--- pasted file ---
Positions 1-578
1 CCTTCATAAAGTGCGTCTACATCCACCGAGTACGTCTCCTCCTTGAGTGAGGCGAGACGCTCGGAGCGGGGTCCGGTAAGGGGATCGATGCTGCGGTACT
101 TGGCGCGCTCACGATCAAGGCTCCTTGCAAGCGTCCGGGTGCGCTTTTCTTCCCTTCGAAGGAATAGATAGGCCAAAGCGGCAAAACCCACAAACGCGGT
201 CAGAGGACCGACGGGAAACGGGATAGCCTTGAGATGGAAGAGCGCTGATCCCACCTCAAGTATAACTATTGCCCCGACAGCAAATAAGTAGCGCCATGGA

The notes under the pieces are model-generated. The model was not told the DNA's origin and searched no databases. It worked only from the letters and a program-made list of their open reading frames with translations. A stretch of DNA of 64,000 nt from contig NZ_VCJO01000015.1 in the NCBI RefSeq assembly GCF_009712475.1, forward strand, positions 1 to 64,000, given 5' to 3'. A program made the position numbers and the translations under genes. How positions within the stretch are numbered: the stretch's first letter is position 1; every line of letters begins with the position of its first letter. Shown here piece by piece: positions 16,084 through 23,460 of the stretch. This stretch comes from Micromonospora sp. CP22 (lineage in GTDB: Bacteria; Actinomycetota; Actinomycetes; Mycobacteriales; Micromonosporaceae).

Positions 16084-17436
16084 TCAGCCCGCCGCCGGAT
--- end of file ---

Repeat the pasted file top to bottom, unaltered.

Positions 1-578
1 CCTTCATAAAGTGCGTCTACATCCACCGAGTACGTCTCCTCCTTGAGTGAGGCGAGACGCTCGGAGCGGGGTCCGGTAAGGGGATCGATGCTGCGGTACT
101 TGGCGCGCTCACGATCAAGGCTCCTTGCAAGCGTCCGGGTGCGCTTTTCTTCCCTTCGAAGGAATAGATAGGCCAAAGCGGCAAAACCCACAAACGCGGT
201 CAGAGGACCGACGGGAAACGGGATAGCCTTGAGATGGAAGAGCGCTGATCCCACCTCAAGTATAACTATTGCCCCGACAGCAAATAAGTAGCGCCATGGA

The notes under the pieces are model-generated. The model was not told the DNA's origin and searched no databases. It worked only from the letters and a program-made list of their open reading frames with translations. A stretch of DNA of 64,000 nt from contig NZ_VCJO01000015.1 in the NCBI RefSeq assembly GCF_009712475.1, forward strand, positions 1 to 64,000, given 5' to 3'. A program made the position numbers and the translations under genes. How positions within the stretch are numbered: the stretch's first letter is position 1; every line of letters begins with the position of its first letter. Shown here piece by piece: positions 16,084 through 23,460 of the stretch. This stretch comes from Micromonospora sp. CP22 (lineage in GTDB: Bacteria; Actinomycetota; Actinomycetes; Mycobacteriales; Micromonosporaceae).

Positions 16084-17436
16084 TCAGCCCGCCGCCGGAT